4. Water Back-Up


In the legal sense, a water back-up is defined as the accumulation of water caused by a reversal or stoppage in its intended flow. This is commonly confused with instances of water overflow and discharge, as the back-up can frequently cause this type of damage.

Most insurance policies account for these incidents, but often stipulate that the source of the damage must originate on your actual premises. For example, a washer machine’s pipe back-up and damage would be a covered event. On the other hand, if your neighborhood street system’s pipes were to cause damage to your property as the result of a back-up, then it would not be covered under this provision.

As with the other water-related insurance denials, you can be turned away if damages are determined to happen due to negligence on the insured’s part. The same inspections you would receive for pipe upkeep would help you determine if you are at risks of leakage in any section of your home.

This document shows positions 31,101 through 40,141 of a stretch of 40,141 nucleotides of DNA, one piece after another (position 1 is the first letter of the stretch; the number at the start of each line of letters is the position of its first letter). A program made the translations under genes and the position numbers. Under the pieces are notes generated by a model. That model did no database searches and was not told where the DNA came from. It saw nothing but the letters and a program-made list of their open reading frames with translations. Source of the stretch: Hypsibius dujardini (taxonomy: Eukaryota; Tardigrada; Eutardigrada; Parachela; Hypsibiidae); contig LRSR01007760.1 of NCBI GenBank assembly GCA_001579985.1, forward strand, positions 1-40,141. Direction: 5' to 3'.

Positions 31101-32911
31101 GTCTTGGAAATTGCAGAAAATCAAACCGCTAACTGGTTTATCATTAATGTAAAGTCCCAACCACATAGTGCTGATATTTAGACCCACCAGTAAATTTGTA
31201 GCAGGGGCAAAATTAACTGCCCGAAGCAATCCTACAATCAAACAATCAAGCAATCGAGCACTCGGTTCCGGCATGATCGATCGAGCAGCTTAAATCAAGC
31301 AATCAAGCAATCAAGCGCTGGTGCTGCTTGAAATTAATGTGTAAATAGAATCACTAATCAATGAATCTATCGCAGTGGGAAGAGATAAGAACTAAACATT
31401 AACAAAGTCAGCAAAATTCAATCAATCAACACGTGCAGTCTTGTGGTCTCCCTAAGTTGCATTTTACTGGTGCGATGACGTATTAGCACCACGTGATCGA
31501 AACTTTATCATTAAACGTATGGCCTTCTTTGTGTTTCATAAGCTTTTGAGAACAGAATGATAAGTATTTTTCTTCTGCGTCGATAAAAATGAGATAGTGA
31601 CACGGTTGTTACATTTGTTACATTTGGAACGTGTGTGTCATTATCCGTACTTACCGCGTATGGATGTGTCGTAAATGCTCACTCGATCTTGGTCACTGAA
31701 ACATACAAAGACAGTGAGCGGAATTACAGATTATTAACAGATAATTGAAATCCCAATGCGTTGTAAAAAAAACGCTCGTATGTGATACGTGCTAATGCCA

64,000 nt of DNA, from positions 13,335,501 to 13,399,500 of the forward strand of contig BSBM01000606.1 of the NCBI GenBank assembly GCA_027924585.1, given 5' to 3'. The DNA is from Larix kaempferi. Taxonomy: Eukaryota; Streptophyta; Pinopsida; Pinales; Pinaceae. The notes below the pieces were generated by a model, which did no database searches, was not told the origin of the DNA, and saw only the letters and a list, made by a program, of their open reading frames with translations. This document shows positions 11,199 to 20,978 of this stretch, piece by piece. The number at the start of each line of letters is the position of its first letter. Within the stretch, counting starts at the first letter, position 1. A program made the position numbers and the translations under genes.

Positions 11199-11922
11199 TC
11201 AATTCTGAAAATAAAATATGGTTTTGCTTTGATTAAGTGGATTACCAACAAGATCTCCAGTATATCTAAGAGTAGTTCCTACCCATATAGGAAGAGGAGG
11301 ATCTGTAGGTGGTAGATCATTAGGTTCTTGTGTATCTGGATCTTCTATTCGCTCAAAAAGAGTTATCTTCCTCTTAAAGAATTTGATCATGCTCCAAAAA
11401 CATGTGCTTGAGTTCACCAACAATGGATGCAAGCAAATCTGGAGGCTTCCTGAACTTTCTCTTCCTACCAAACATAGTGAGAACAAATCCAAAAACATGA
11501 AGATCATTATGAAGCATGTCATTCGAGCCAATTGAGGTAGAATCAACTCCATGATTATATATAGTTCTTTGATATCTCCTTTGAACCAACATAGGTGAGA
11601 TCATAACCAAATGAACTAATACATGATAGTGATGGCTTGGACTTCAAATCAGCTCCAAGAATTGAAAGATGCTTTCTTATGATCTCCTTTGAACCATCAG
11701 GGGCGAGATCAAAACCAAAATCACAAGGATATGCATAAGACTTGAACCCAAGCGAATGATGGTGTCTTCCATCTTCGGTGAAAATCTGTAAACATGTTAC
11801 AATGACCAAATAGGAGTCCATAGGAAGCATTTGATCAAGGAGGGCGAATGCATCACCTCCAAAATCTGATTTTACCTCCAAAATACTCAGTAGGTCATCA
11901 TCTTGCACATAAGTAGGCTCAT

5. Theft


Any loss resulting from theft will require similar investigations from local law enforcement.  However, you can also be reimbursed for stolen items through your homeowner’s insurance carrier. Typically, you will have little dispute from the insurance company if the item is low in value.  However, each home owner should consider individual endorsements or separate “floater” policies for high value property.

Regardless, complex theft situations can cause significant dispute.  Again, keeping a thoroughly documented list of items of value in your home can help streamline the claim process.  This can be done by retaining receipts and taking pictures of personal property.

6. Power Disruption